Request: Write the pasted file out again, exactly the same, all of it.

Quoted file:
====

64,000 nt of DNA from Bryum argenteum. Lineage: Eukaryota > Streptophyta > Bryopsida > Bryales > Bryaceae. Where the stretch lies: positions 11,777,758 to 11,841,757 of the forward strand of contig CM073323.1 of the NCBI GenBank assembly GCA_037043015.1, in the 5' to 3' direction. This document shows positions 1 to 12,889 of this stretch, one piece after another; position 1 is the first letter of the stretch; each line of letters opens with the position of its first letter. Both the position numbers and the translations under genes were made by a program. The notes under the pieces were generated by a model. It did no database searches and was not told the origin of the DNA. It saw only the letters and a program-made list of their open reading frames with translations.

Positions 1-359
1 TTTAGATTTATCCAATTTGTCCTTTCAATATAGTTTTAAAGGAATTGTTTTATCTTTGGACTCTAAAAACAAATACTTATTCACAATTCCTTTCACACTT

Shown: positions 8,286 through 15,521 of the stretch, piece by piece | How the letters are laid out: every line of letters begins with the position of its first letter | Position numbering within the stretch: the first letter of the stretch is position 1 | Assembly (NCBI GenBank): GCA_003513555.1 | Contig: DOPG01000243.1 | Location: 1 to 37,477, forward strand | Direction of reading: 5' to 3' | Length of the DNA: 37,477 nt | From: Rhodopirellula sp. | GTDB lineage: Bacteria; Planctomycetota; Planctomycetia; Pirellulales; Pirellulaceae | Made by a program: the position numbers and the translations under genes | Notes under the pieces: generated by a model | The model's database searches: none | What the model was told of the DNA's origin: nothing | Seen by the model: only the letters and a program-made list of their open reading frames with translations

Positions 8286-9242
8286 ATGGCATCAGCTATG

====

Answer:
64,000 nt of DNA from Bryum argenteum. Lineage: Eukaryota > Streptophyta > Bryopsida > Bryales > Bryaceae. Where the stretch lies: positions 11,777,758 to 11,841,757 of the forward strand of contig CM073323.1 of the NCBI GenBank assembly GCA_037043015.1, in the 5' to 3' direction. This document shows positions 1 to 12,889 of this stretch, one piece after another; position 1 is the first letter of the stretch; each line of letters opens with the position of its first letter. Both the position numbers and the translations under genes were made by a program. The notes under the pieces were generated by a model. It did no database searches and was not told the origin of the DNA. It saw only the letters and a program-made list of their open reading frames with translations.

Positions 1-359
1 TTTAGATTTATCCAATTTGTCCTTTCAATATAGTTTTAAAGGAATTGTTTTATCTTTGGACTCTAAAAACAAATACTTATTCACAATTCCTTTCACACTT

Shown: positions 8,286 through 15,521 of the stretch, piece by piece | How the letters are laid out: every line of letters begins with the position of its first letter | Position numbering within the stretch: the first letter of the stretch is position 1 | Assembly (NCBI GenBank): GCA_003513555.1 | Contig: DOPG01000243.1 | Location: 1 to 37,477, forward strand | Direction of reading: 5' to 3' | Length of the DNA: 37,477 nt | From: Rhodopirellula sp. | GTDB lineage: Bacteria; Planctomycetota; Planctomycetia; Pirellulales; Pirellulaceae | Made by a program: the position numbers and the translations under genes | Notes under the pieces: generated by a model | The model's database searches: none | What the model was told of the DNA's origin: nothing | Seen by the model: only the letters and a program-made list of their open reading frames with translations

Positions 8286-9242
8286 ATGGCATCAGCTATG